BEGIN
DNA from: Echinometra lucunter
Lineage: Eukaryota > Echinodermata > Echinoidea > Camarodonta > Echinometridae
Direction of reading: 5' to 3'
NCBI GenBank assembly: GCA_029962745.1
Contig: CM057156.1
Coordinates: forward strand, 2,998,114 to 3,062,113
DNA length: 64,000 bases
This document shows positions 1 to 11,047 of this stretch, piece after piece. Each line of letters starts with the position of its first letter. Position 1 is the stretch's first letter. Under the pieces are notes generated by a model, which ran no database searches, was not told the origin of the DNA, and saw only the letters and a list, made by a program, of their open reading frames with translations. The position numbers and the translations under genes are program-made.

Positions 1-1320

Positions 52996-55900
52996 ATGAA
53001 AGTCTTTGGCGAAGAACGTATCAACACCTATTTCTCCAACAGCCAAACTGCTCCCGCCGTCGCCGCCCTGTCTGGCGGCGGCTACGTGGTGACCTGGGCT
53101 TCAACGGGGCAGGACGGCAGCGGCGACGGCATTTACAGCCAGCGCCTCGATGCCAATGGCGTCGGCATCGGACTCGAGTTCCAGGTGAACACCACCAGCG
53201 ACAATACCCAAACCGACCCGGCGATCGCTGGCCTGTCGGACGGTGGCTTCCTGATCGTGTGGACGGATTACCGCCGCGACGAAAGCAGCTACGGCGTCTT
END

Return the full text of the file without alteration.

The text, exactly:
DNA from: Echinometra lucunter
Lineage: Eukaryota > Echinodermata > Echinoidea > Camarodonta > Echinometridae
Direction of reading: 5' to 3'
NCBI GenBank assembly: GCA_029962745.1
Contig: CM057156.1
Coordinates: forward strand, 2,998,114 to 3,062,113
DNA length: 64,000 bases
This document shows positions 1 to 11,047 of this stretch, piece after piece. Each line of letters starts with the position of its first letter. Position 1 is the stretch's first letter. Under the pieces are notes generated by a model, which ran no database searches, was not told the origin of the DNA, and saw only the letters and a list, made by a program, of their open reading frames with translations. The position numbers and the translations under genes are program-made.

Positions 1-1320

Positions 52996-55900
52996 ATGAA
53001 AGTCTTTGGCGAAGAACGTATCAACACCTATTTCTCCAACAGCCAAACTGCTCCCGCCGTCGCCGCCCTGTCTGGCGGCGGCTACGTGGTGACCTGGGCT
53101 TCAACGGGGCAGGACGGCAGCGGCGACGGCATTTACAGCCAGCGCCTCGATGCCAATGGCGTCGGCATCGGACTCGAGTTCCAGGTGAACACCACCAGCG
53201 ACAATACCCAAACCGACCCGGCGATCGCTGGCCTGTCGGACGGTGGCTTCCTGATCGTGTGGACGGATTACCGCCGCGACGAAAGCAGCTACGGCGTCTT